The dreaded STALL

11 Nov

No matter what type of WLS, diet, or program you are on, you WILL have a STALL. I repeat, it WILL HAPPEN. Now, I know what you’re thinking, you’re thinking “Oh, I know it happens to everyone else but it won’t happen to me because I will do x, y, z”…well, news flash, it’s going to happen to you no matter what you do. Even if you follow all the rules, drink all the water, eat all the protein, and exercise, you will stall. I found an interesting blog post that explains a stall biologically:XXL-Model, übergewichtige Frau auf der Waage

A “stall” a few weeks out is inevitable, and here’s why.

Our bodies use glycogen for short term energy storage. Glycogen is not very soluble, but it is stored in our muscles for quick energy — one pound of glycogen requires 4 lbs of water to keep it soluble, and the average glycogen storage capacity is about 2 lbs. So, when you are not getting in enough food, your body turns first to stored glycogen, which is easy to break down for energy. And when you use up 2 lbs of glycogen, you also lose 8 lbs of water that was used to store it — voila — the “easy” 10 lbs that most people lose in the first week of a diet.

As you stay in caloric deficit, however, your body starts to realize that this is not a short term problem. You start mobilizing fat from your adipose tissue and burning fat for energy. But your body also realizes that fat can’t be used for short bursts of energy — like, to outrun a saber tooth tiger. So, it starts converting some of the fat into glycogen, and rebuilding the glycogen stores. And as it puts back the 2 lbs of glycogen into the muscle, 8 lbs of water has to be stored with it to keep it soluble. So, even though you might still be LOSING energy content to your body, your weight will not go down or you might even GAIN for a while as you retain water to dissolve the glycogen that is being reformed and stored.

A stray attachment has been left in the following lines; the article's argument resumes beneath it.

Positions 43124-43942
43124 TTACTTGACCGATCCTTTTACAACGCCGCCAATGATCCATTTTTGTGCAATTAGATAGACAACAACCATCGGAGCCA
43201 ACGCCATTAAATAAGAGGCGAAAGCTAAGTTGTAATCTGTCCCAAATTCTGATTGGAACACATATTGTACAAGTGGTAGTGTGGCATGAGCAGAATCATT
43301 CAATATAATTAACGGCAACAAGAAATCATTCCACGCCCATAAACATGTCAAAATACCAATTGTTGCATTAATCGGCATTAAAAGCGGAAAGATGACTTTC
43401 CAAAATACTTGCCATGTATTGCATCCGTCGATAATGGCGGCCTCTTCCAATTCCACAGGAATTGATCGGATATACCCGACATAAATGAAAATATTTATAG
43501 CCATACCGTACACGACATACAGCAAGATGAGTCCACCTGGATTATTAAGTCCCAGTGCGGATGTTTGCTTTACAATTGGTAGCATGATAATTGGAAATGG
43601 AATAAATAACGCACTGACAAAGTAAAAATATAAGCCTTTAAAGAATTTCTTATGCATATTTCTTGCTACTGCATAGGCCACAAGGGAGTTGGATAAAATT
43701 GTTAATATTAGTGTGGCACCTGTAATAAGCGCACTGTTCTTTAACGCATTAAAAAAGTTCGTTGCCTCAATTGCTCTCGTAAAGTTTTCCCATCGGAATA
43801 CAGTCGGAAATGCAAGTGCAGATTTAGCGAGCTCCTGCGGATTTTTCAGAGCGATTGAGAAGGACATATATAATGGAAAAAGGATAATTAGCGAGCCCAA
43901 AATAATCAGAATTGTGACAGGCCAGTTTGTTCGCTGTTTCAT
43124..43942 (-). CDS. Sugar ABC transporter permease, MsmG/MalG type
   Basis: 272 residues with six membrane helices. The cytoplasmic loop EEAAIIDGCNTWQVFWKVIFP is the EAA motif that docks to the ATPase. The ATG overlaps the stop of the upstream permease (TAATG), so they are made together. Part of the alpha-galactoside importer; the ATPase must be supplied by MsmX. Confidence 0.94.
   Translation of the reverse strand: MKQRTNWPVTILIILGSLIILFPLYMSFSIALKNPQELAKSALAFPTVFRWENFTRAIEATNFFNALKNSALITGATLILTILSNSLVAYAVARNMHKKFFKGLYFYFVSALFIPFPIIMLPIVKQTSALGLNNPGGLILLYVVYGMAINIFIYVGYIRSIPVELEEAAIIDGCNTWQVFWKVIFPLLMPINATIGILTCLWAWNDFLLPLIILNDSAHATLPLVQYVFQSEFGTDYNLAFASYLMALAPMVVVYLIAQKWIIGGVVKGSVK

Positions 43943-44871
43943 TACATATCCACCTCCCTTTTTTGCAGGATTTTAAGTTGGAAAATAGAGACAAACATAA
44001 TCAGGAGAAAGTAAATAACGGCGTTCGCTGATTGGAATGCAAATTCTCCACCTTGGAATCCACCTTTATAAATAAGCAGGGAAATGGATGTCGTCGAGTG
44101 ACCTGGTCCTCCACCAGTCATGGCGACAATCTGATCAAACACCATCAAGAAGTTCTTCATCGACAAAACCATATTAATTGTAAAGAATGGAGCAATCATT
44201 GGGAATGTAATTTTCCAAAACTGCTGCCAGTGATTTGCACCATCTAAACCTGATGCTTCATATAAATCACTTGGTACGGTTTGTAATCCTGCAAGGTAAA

Breathe, and fuggedaboudit for a few days.

Well um, that explains a lot! Rapid weight loss is a shock to our body. And it needs to stop and rest at certain points to resume it’s biological processes in order to continue fat loss. So if you’re doing everything right, it may still happen. Think about the weight loss journey like long staircase. As you climb up, you may initially be able to climb 3 or 4 stories before you need to stop at a landing and rest. Then you regain your energy and can climb up another story or two before you stop and rest again. You will eventually make it to the top of the staircase as long as you keep pushing through, however, you might need several landing breaks and that’s ok.

So, remember that if you had the vertical sleeve surgery, you will likely lose 65-85% of your excess weight in one year. So I know that by one year, I can expect to lose between 100 and 125 lbs. Having lost 43 lbs in 6 weeks, I’d say I’m doing pretty damn good. In fact, I’ve ALREADY lost 28.6% of my excess weight! So, don’t focus on the number, focus on the plan. Stay motivated, know that it WILL come off in time, exercise, eat your protein, drink your water and don’t pay so much attention to the number on the scale…oh who am I kidding, you’re not going to stay away from the scale — but just try not to get too terribly frustrated when you get on and see a number you don’t like, because chances are, in a week or two, you’ll say goodbye to that number forever, and by next year, you won’t even remember what that number felt like!


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